When Andrew Funderburg, founder of Fundy Software, was recently given a print of his great, great uncle on his mother’s side, it struck a chord with him. "The print is about 100 years old and not only looks fantastic but also serves as a memory for generations of my family," he explains. "If we lose someone today and all we have are digital memories, in 100 years who will be able to see those memories? No one."
After that, Funderburg decided to embark on what he calls Project 365, wherein he gives himself an assignment to shoot and print something every day for a year. He started in June and was at about 120 prints when we last spoke. "It's amazing to see how big a stack that amounts to," he says with a laugh. But in all seriousness, he adds, "the importance of taking a photograph is to preserve memories, and my motivation, specifically, is to force myself to focus on the end print and not just on taking photos."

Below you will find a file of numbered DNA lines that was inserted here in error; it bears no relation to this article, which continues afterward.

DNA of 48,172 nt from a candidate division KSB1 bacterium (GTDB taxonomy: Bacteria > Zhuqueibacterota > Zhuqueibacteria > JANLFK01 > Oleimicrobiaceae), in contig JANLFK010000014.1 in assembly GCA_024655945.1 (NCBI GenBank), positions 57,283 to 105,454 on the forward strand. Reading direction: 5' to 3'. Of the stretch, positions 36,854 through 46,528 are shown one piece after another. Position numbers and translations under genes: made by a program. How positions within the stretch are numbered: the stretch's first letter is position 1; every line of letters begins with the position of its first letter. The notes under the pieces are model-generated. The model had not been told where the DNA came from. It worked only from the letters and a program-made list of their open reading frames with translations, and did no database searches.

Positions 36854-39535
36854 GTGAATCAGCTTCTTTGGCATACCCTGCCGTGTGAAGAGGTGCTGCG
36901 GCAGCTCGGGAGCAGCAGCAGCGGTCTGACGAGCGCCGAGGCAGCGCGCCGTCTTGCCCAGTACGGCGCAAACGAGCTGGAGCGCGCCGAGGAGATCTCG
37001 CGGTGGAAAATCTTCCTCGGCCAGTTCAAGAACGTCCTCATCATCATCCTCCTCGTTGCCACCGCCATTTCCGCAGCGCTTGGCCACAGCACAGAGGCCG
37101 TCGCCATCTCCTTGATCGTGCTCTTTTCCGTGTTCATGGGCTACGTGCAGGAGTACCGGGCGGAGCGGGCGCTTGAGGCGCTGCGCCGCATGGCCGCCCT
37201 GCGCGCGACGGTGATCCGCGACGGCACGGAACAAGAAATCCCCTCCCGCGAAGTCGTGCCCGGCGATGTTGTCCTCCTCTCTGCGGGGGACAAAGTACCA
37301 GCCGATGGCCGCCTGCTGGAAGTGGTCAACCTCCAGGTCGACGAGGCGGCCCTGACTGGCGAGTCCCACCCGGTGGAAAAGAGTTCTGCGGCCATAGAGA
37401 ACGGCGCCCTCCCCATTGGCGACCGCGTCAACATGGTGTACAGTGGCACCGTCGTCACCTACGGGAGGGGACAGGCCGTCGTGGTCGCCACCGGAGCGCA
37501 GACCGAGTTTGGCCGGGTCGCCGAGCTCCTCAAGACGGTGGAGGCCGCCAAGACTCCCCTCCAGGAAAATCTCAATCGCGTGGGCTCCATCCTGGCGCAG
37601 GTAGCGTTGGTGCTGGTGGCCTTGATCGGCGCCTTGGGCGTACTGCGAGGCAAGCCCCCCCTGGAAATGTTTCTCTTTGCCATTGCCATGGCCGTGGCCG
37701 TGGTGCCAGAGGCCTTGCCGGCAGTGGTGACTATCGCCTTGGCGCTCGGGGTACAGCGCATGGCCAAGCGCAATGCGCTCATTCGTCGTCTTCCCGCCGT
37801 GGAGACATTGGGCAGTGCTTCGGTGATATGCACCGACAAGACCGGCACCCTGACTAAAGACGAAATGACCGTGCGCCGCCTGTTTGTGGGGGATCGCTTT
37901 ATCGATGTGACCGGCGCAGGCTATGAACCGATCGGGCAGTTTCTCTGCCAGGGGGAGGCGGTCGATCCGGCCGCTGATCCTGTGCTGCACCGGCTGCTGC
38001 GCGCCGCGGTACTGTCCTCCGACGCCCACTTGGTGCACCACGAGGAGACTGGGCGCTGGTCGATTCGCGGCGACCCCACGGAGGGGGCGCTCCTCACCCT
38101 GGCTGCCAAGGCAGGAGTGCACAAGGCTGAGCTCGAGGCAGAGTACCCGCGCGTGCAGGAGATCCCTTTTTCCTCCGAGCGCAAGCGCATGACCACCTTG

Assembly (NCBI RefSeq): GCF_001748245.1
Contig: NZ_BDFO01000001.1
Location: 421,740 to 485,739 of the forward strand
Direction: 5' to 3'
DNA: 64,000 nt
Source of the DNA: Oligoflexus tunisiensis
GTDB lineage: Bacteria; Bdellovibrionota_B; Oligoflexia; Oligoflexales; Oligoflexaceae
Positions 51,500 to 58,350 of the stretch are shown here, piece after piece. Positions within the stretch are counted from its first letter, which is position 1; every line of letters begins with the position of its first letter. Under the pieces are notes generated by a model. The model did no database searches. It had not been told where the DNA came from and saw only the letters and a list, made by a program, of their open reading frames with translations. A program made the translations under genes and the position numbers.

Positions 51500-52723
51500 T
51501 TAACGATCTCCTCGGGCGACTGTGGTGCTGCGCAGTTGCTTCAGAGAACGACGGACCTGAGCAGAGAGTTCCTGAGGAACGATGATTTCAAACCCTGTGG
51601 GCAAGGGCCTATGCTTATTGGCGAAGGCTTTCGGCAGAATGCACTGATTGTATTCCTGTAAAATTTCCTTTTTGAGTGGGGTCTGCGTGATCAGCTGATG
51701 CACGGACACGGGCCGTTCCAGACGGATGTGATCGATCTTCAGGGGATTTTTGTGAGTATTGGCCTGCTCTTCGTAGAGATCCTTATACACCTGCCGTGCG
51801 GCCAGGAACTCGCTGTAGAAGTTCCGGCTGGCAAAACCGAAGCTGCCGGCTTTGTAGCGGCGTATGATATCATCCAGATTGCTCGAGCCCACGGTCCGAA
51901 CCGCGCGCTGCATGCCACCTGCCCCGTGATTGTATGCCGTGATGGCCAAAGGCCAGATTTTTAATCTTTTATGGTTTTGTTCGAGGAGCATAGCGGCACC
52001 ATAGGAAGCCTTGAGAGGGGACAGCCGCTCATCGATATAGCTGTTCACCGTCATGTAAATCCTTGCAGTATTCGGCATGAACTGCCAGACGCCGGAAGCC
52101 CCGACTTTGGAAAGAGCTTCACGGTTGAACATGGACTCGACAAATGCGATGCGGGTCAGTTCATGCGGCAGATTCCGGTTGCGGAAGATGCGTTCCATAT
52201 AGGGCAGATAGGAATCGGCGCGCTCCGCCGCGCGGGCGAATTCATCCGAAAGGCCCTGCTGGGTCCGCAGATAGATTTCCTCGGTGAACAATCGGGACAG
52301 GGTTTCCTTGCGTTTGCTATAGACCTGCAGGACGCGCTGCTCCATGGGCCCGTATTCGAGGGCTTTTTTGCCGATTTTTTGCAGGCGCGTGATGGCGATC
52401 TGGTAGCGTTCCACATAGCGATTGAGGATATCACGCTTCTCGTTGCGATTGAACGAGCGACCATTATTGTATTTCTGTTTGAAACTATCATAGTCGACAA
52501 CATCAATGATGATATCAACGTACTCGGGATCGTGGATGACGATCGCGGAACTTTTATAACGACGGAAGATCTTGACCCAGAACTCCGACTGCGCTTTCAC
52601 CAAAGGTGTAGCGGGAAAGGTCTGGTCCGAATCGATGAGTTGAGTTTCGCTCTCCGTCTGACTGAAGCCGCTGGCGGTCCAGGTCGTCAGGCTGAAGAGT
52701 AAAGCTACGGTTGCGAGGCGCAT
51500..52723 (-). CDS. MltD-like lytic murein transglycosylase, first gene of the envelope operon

So what to shoot, what to print? Funderburg says because he loves street photography and is also personally concerned with the subject of homelessness, that was the topic he stuck with on the streets of his hometown—Portland, Oregon. He also conducted interviews to keeps things more interactive and conversational.
"My street work is all shot in black and white, and all portraits are taken using a 50mm lens," he says, adding that his more "action" scenes are done with a 35mm. "I also give every person who participates a Polaroid to keep."
He also posts to Facebook every time he makes a print and encourages other photographers to follow him and post their prints, too. "It's very organic," he explains. "So far Kara Wallace from Jim Garner's Studio in Seattle, Washington, and Brian Joseph Calabrese (a wedding photographer from Massapequa, Long Island, have committed to the print project and print every day. I'd love to see more photographers commit to one print a day!"